Become a Business Manager in Connecticut


The state of Connecticut has no requirements for those who work as managers in terms of licensure or certification. However, beyond graduation, business managers may be required to hold professional certification by the businesses who are looking to employ them. At the least, this recognition allows managers to show the depth and the breadth of their learning, which may make them more attractive to employers. Finding the right certificate program allows managers to move higher.

Below are just some of the available certifications that you might consider earning, depending on what field you are looking to enter:

  • Certified Purchasing Manager (CPM)
    This certification is specifically meant for public sector managers and focuses on purchasing choices made by those in supply chain management or those working as buyers or purchasers.
  • Certified Professional in Supply Management (CPSM)
    This certification is considered one of the highest levels of SCM certification available and will provide holders with advanced skills and an understanding of end-to-end supply chain management.
  • Certified Information Security Manager
    This certification communicates that the holder had the required expertise in program development and management, information security governance, risk management, and incident management.
  • SHRM-CP proves an HR professional’s ability to function effectively within an HR department. This certification can lead to higher earning potential and greater opportunities when it comes to new job possibilities. The SHRM-SCP provides the same quality assurance for HR professionals at the top of HR departments all over the country.
  • Certified Professional Manager
    This certification proves that a manager has achieved a level of skills, training, work experience, and effectiveness in their role. It supplements business knowledge and provides qualified managers a path to greater professional recognition.
  • Project Management Professional
    Professional managers in construction, manufacturing, publishing, healthcare, information services, finance, insurance, and professional services can all benefit from earning this certification, which proves their knowledge in project management processes, tools, techniques, and methodologies.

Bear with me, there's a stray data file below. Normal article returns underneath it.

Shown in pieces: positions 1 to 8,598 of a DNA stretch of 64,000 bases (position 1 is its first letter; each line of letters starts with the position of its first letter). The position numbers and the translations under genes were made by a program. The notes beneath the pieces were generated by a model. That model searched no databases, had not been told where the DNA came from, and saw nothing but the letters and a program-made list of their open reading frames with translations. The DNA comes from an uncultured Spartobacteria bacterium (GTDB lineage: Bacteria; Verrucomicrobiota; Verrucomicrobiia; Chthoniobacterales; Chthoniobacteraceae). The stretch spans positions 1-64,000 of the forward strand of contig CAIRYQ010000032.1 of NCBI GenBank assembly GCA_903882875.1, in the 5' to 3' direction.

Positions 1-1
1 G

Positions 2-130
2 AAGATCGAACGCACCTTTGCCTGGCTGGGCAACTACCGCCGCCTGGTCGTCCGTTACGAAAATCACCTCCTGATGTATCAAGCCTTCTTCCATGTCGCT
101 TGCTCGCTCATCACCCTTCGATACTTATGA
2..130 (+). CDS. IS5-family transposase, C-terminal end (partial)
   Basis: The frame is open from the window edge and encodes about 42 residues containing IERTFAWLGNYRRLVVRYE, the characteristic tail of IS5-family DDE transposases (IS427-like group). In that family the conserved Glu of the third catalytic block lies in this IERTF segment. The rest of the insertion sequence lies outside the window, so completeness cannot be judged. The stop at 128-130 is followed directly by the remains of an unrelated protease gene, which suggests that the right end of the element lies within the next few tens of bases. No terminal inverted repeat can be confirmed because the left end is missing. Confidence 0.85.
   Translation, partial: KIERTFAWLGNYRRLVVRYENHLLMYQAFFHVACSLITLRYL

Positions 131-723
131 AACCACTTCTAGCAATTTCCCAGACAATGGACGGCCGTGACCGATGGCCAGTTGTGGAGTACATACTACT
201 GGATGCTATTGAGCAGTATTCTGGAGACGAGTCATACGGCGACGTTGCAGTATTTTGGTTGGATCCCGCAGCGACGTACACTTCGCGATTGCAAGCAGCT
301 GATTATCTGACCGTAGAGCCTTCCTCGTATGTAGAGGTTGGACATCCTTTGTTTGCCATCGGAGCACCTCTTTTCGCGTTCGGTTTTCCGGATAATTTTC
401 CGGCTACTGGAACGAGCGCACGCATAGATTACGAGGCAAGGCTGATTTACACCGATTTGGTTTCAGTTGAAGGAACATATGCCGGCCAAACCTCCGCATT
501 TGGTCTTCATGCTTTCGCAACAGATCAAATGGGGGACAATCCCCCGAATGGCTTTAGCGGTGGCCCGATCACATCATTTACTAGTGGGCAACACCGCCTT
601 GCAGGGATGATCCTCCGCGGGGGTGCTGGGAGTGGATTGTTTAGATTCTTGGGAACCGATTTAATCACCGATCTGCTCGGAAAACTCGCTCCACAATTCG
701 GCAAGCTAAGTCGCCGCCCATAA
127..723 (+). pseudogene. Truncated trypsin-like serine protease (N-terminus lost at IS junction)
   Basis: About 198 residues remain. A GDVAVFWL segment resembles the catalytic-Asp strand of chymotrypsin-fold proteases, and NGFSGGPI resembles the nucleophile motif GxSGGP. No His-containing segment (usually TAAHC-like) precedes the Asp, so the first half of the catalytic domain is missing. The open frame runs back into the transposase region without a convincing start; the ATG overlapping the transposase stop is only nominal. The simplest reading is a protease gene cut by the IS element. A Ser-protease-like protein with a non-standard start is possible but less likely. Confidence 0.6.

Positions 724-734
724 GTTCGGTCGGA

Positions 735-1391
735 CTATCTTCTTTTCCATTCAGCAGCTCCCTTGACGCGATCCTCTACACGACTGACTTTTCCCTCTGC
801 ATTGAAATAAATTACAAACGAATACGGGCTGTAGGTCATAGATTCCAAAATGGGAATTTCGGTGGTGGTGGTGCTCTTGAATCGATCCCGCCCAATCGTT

And, if you are interested, there are dozens more useful certifications that you can earn in a variety of industries or even for use in general management positions. Whatever your goals or career interests, you can find a certification that will help you improve your career and succeed in the long run.

Careers for Business Management Graduates


  • Sales Manager

    Sales managers are assigned a team of sales representatives. They lead their team using training, guidance, and mentorship. They may set sales quotas for their team members to strive for and meet.

    Sales managers may also analyze data about recent sales. They assign sales territories to each sales representative and build a strong, effective team. They may supervise the performance and activities of the team and set up frequent training. Managers should have a degree in business or a closely field.

  • Financial Analyst

    A financial analyst is a business manager whose work is entirely in the finance realm. Their daily responsibilities include offering alternatives and recommendations to help reduce costs and improve the company’s financial performance. They combine and analyze financial data and, as they do, they keep the company’s goals and financial standing in mind.